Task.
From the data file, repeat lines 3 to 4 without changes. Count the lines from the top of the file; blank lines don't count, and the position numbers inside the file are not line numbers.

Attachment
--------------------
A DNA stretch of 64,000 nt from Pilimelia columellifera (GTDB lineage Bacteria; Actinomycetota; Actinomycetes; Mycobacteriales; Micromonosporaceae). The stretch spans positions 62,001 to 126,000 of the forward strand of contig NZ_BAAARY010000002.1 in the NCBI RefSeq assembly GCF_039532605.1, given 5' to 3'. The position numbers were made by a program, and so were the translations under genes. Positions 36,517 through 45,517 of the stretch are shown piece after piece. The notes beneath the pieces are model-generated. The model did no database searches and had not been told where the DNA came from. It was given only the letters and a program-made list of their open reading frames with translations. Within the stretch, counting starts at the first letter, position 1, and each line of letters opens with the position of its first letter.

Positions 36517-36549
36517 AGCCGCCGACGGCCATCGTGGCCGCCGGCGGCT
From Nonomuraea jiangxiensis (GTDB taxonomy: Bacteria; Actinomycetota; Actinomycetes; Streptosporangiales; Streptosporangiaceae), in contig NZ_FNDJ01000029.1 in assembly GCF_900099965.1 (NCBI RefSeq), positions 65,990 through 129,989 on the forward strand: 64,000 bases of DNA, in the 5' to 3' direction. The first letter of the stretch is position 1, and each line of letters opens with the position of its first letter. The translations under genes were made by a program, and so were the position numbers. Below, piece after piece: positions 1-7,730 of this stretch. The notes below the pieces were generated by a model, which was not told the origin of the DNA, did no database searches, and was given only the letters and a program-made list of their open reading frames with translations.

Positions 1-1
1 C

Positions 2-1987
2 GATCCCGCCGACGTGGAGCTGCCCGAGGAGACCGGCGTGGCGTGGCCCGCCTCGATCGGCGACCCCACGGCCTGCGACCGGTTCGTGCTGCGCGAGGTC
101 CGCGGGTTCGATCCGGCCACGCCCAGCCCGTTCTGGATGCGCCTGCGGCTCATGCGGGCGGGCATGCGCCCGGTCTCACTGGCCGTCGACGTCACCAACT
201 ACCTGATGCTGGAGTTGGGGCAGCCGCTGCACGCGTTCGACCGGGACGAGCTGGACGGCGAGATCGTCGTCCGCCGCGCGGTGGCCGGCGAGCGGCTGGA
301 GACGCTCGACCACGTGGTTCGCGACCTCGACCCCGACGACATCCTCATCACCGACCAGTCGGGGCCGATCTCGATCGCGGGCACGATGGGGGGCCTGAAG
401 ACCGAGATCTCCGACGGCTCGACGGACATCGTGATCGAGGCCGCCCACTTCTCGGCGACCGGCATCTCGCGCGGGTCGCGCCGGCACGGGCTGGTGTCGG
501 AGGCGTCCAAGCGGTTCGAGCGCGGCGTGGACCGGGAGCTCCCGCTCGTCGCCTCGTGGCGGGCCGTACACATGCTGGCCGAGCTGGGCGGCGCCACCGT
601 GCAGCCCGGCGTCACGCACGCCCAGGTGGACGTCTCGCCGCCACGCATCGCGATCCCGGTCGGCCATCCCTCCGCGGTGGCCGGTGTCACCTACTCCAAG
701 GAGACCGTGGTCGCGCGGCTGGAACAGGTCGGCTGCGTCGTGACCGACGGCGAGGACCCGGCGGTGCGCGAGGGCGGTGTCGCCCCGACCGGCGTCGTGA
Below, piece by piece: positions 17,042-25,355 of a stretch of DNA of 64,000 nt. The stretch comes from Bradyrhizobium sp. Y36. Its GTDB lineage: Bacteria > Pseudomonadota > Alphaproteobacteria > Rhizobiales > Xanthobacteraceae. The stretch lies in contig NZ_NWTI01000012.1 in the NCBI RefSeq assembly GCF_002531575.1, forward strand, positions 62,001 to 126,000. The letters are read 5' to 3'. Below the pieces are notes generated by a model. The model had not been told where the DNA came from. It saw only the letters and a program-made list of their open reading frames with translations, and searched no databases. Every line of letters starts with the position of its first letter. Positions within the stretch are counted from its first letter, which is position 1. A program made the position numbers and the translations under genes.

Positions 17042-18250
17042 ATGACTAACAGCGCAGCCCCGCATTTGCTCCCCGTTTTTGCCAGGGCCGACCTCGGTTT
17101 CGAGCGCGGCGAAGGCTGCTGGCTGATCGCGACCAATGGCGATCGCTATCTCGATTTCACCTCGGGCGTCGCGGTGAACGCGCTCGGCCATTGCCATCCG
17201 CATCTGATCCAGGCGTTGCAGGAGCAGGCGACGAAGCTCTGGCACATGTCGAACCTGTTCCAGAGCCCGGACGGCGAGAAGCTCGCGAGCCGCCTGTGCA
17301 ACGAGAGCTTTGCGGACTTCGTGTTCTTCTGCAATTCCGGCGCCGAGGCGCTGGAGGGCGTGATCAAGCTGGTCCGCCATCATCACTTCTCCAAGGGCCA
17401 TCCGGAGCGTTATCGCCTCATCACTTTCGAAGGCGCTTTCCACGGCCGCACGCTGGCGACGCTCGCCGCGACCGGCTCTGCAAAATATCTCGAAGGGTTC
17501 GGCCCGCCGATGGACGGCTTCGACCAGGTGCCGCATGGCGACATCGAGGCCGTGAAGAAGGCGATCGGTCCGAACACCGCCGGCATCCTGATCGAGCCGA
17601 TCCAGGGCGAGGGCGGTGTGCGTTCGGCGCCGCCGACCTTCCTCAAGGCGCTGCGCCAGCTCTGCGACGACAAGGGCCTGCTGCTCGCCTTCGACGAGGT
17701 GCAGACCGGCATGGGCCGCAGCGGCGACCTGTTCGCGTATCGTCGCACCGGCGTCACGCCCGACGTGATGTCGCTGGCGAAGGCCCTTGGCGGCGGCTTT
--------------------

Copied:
36517 AGCCGCCGACGGCCATCGTGGCCGCCGGCGGCT
From Nonomuraea jiangxiensis (GTDB taxonomy: Bacteria; Actinomycetota; Actinomycetes; Streptosporangiales; Streptosporangiaceae), in contig NZ_FNDJ01000029.1 in assembly GCF_900099965.1 (NCBI RefSeq), positions 65,990 through 129,989 on the forward strand: 64,000 bases of DNA, in the 5' to 3' direction. The first letter of the stretch is position 1, and each line of letters opens with the position of its first letter. The translations under genes were made by a program, and so were the position numbers. Below, piece after piece: positions 1-7,730 of this stretch. The notes below the pieces were generated by a model, which was not told the origin of the DNA, did no database searches, and was given only the letters and a program-made list of their open reading frames with translations.